Remote work with encrypted connection, cyber security, cyber awareness month

Why multitasking is the enemy of creativity and cybersecurity

Remote work with encrypted connection, cyber security, cyber awareness month

Article by Anna Collard, SVP Content Strategy & Evangelist KnowBe4 Africa 

In primary school, my best friend Sabine and I spent hours drawing cartoon versions of our teachers, parents and friends. We created long comic book type stories with weird and wonderful characters, some of which we even played out and recorded on our tape recorders. 

I strongly believe that these early creative experiences formed an inspirational seed for what would be my first cartoon-based security awareness storyboard in 2011. The characters and storyboard came to me while I was sitting on the beach on honeymoon in Zanzibar and I drew it when my husband went out sailing. Back home, I showed it to the CISO of one of South Africa’s largest insurance companies. He liked it and motivated me to develop it into a fully fledged product, which ultimately resulted in the content publishing company Popcorn Training, which is now part of KnowBe4. 

Creativity means allowing our minds to connect seemingly unrelated areas. It is something that served me well throughout my career as both a security consultant, product designer, entrepreneur and manager. It meant finding ways to connect storytelling, character development, a sense of humour and principles from fields such as psychology and cybersecurity.

When we are relaxed and in a space of mental stillness, we can be our most creative selves and ideas emerge. That is why we often have our best ideas on holiday, after a walk in nature or in the shower.

This creative frame of mind though seems to elude us more and more, with modern lives pressurising us into multitasking and distractions. We participate in Zoom calls, while working through emails at the same time; attempt to focus on a piece of work while getting disrupted by notifications on our phones. Sometimes these notifications do not even exist, but we end up checking anyway every five minutes, falsely believing we can get things done while also staying on top of our various inboxes.

Multitasking is a myth. When we think we do multiple things at once, our brains just switch between tasks at a cost. Every time we switch, we need to make a decision and decision making costs energy. Even seemingly small decisions like, “do I respond to this WhatsApp message now or later?” use up as much glucose in our brains as large decisions. On top of that, we only have a limited number of decisions available per day. Once we use up our decisions during the day on irrelevant interruptions, we feel wiped out and frazzled in the evenings — this explains why sometimes having to choose what to make for dinner seems like a really difficult task. It also explains why we feel like we have been busy the whole day but did not actually achieve anything. We confuse activity with productivity. The bad news is that there is an addictive element to this behaviour. Dopamine — our built in rewards system – is a curious little hormone and drives us to check our emails obsessively or want to find out what is behind that red notification tick. Once we have responded to that message, we get another dopamine hit, because it feels like we have scratched something off our to-do list. This results in a dopamine addiction feedback loop and is why it is difficult to stop this behaviour, despite knowing that it does not serve us.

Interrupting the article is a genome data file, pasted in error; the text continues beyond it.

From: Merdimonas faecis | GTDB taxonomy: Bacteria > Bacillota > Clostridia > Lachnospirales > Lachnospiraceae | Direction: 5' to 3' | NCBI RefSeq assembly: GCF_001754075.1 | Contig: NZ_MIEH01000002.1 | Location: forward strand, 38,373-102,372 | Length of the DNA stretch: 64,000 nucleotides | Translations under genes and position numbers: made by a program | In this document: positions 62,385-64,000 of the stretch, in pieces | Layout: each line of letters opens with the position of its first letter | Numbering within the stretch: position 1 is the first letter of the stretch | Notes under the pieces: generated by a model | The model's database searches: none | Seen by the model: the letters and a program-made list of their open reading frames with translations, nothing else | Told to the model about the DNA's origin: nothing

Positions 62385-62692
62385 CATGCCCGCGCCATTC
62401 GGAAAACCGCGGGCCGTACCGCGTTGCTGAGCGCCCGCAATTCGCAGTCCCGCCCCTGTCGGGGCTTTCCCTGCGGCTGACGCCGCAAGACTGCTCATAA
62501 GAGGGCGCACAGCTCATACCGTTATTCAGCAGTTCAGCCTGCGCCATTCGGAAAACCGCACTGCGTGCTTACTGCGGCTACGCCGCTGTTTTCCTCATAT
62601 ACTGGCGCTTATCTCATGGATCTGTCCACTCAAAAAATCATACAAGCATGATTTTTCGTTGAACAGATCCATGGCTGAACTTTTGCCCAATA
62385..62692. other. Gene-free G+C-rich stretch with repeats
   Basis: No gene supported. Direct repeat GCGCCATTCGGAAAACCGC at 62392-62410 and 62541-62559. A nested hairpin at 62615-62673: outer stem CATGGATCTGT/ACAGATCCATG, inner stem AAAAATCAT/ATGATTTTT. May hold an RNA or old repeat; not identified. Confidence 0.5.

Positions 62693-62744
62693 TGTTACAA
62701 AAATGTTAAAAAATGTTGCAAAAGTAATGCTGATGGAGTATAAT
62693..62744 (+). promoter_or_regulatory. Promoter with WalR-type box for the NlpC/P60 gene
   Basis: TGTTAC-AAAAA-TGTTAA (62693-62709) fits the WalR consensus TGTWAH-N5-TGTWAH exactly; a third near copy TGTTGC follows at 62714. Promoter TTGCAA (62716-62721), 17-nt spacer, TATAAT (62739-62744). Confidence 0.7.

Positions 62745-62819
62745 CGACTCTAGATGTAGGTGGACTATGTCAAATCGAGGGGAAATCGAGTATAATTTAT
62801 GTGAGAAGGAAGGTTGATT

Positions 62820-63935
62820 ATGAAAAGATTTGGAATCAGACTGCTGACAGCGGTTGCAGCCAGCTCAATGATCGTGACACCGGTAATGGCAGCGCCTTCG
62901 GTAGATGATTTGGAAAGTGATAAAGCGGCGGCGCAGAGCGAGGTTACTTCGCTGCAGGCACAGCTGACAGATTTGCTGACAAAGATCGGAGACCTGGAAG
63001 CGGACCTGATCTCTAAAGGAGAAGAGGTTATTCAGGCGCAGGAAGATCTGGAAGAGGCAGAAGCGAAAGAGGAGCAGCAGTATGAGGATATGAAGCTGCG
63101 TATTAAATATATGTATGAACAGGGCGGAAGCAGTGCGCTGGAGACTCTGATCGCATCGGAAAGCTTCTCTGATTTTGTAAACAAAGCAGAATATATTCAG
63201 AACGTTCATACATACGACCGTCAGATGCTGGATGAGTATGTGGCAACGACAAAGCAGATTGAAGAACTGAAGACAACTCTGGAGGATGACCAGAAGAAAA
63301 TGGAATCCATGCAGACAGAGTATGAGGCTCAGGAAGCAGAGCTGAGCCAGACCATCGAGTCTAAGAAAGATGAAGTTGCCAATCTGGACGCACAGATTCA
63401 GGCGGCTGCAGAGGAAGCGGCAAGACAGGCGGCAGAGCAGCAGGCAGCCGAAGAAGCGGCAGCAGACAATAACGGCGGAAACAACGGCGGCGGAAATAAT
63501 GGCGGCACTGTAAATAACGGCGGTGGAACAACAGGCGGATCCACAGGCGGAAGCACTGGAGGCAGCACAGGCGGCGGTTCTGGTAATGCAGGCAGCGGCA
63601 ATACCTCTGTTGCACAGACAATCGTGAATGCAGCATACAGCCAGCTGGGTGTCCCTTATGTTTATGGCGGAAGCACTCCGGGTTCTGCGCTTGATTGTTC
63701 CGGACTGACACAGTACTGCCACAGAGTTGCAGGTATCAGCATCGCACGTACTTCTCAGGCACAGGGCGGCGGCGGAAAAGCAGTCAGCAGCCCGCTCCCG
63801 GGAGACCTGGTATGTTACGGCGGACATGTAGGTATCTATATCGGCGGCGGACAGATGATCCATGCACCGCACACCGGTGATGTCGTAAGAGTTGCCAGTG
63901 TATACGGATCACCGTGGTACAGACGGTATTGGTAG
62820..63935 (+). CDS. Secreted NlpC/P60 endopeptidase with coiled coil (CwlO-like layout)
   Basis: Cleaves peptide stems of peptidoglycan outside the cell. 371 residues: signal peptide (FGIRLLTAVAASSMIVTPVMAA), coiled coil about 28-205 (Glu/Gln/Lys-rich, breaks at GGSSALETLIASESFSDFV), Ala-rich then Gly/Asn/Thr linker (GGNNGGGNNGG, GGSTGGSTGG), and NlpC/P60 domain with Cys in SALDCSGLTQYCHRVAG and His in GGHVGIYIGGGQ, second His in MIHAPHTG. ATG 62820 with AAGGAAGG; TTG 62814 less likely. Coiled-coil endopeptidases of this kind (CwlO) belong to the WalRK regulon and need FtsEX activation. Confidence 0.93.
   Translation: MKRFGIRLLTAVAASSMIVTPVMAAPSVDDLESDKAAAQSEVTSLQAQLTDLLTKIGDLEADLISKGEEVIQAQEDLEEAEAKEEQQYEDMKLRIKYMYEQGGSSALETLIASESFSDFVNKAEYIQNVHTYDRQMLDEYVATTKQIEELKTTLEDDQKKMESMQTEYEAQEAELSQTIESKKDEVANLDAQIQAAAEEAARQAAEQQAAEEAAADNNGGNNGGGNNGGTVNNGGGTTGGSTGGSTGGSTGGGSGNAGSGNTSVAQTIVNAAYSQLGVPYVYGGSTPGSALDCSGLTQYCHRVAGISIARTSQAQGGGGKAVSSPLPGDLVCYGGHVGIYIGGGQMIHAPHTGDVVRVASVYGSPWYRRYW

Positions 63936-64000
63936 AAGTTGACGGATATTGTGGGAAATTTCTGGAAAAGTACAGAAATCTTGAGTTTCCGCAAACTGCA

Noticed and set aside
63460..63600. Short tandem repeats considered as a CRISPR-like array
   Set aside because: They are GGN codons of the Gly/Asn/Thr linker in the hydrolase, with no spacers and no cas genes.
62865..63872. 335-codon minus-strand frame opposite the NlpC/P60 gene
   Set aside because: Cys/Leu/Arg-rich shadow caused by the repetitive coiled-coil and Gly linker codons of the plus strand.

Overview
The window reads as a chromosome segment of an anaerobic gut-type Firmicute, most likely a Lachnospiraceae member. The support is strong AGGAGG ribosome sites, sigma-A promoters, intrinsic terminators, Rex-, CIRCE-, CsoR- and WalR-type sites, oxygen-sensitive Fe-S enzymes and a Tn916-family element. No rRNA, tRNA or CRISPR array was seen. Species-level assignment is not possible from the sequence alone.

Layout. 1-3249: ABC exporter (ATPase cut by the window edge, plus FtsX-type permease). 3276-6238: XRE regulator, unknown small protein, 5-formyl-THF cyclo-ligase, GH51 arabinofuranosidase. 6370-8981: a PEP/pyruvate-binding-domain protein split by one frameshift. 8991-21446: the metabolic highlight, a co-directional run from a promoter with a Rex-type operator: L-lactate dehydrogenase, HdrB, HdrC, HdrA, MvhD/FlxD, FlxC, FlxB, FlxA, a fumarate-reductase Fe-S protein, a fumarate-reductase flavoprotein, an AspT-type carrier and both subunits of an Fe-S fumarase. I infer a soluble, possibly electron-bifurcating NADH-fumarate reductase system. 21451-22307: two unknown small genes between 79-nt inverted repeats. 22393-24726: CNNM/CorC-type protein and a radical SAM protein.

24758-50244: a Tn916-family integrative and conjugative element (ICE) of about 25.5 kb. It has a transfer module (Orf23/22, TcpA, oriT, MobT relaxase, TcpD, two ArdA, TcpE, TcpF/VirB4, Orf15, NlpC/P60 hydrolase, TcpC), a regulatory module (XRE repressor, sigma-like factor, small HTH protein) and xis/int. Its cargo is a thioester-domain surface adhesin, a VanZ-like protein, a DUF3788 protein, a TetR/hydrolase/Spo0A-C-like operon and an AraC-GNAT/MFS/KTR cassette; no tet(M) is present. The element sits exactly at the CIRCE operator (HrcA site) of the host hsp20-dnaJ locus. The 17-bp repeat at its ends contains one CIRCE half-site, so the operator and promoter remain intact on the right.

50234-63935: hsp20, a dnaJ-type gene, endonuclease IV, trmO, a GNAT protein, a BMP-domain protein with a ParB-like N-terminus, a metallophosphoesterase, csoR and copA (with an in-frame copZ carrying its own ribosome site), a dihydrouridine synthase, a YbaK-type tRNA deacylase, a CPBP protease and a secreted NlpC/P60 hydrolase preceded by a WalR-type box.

The other day, I failed a phishing simulation test and got assigned training which I developed myself a couple of years ago. The reality is that I failed this test not because I do not know how to spot a phishing email. I clicked on it because I was distracted; I was doing what felt like a million things at once. In a study by Tessian in 2020, distractions were behind 47% of people falling for phishing emails. Multitasking is really bad for us and often results in human error, reduces our long term memory and prevents us from being focussed and creative.

Becoming aware of how bad multitasking is, is the first step to change it. By scheduling focus time and limiting emails and other chat and communication apps to a few 20 minute chunks per day, we are able to work through multiple requests at once, rather than being constantly interrupted.

Becoming mindful of our emotional reaction to disruptions without immediately giving into the impulse will make the response more intentional and conscious.

Reducing multitasking, slowing things down and becoming mindful of our own reactions will not only help us focus, become more productive and safer online, but it will also allow those ideas and creative thoughts to come back to the surface again.

The irony is that by focusing on one thing at a time only, we end up getting so much more done.